Our freedom in Christ renders the law irrelevant as a factor in our relationship with God, but we are set free to grow into union with Christ, not to fall into new slaveries.
Our longing for God is met in the Holy Spirit who opens heaven to us and makes all things new.
The light of Christ reaches the world through those who will bear the wounds of love.
Jesus was born to reveal and fulfil what God had long sought to do; set people free to live joyously as God’s children.
The nativity story proclaims the basic themes of the gospel message; God enters into our suffering world as a victim of our violence, and is rejected by most but recognised by the nobodies.
As God’s people, we celebrate life in the face of death, because we know that the victory of life has been secured.
For both God and us, time can drag when waiting for change, but patience is salvation when forgiveness is offered as a means of change rather than as a reward for change.
Stories of life, worship and ministry from the new church we have helped to plant in Warrnambool, where more than half of the congregation are children.
God has created a world that becomes healthy, free and full of life when its nations honour and care for the most vulnerable. Nations that fail to build cultures of compassion and care are doomed to destroy themselves.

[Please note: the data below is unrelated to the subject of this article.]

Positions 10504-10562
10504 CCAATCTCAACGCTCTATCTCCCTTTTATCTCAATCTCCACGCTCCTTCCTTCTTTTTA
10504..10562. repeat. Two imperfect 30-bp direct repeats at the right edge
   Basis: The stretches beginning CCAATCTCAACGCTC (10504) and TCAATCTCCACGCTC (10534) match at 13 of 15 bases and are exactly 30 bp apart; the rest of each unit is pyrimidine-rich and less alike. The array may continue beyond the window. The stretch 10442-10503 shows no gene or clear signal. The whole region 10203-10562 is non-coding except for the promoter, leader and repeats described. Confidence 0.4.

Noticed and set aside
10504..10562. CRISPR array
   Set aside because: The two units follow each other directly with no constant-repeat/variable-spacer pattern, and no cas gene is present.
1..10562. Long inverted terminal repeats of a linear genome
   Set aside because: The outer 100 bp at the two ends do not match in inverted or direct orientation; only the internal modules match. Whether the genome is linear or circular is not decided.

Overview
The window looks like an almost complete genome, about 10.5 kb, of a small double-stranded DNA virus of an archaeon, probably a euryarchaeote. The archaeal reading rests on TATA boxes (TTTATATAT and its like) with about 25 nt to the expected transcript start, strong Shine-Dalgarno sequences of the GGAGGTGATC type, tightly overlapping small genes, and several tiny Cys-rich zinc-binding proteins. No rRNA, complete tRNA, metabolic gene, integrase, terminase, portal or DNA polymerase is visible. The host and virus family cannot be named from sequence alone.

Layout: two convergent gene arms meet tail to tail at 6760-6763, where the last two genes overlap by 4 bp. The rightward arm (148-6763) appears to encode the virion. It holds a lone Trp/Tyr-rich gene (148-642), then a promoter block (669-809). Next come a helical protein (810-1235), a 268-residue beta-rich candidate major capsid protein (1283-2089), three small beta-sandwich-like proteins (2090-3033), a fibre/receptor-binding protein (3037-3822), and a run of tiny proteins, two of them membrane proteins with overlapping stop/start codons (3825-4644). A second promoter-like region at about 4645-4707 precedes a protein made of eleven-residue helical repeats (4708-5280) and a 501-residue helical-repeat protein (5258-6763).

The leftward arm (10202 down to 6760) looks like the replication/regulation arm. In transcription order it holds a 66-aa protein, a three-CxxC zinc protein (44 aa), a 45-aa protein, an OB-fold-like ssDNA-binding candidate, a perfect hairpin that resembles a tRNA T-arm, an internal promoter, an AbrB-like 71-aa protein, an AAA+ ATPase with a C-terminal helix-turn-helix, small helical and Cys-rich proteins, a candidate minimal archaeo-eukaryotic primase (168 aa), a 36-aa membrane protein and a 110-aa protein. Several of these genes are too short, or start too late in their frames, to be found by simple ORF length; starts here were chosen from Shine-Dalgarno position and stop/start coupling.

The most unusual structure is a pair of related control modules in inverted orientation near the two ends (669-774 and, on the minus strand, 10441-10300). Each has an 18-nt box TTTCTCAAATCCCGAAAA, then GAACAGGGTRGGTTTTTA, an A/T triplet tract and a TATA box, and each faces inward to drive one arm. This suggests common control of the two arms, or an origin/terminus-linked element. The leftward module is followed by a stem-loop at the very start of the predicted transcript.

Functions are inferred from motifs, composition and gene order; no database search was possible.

While many have a passive-aggressive relationship with God, the gospel gives us a vision of God that liberates us to live freely, expansively and joyously.
While we are called to be a sharing community and thus to have no need of worry for tomorrow, you can’t look to others to provide you with the fruits of a life lived in generosity and prayerfulness.
Jesus’s quest for reconciliation is far wider and more discomfortingly radical than our tendency to jump on the bandwagon of popular justice causes.
Today, as in Jesus’s day, two fundamentally different visions of God and God’s expectations compete. Jesus calls us to side with the one that centres on love rather than the one that centres on concerns for holiness.
Modelling ourselves on those who model themselves on Jesus is a healthy pathway to fulfilling the image of God within us.
God invites us to live joyously, boldly and freely in the midst of mystery, but we are frequently tempted to grasp for something more tangible and certain.
When we use the biblical law to reinforce a worldview of sin and punishment, we doom ourselves to live in a judgemental world, a world from which Jesus offers to break us free.
The marriage equality debate raises questions about authority, but prophetic authority is not proved by fidelity to past rules, but by its power to produce a harvest of new life and love among the people.
When Jesus exposes our aversion to having others recognised as our equals, he calls us to repent and celebrate God’s generosity to all. The marriage equality debate exposes another frontier of his challenge to us.
Jesus calls us to welcome and honour each other at his table regardless of the disagreements we may have over how to apply biblical teachings.
Law typically serves to contain the expression of human desire within safe bounds, but Jesus calls us to follow him in fulfilling the law through radical love and mercy that always seeks reconciliation.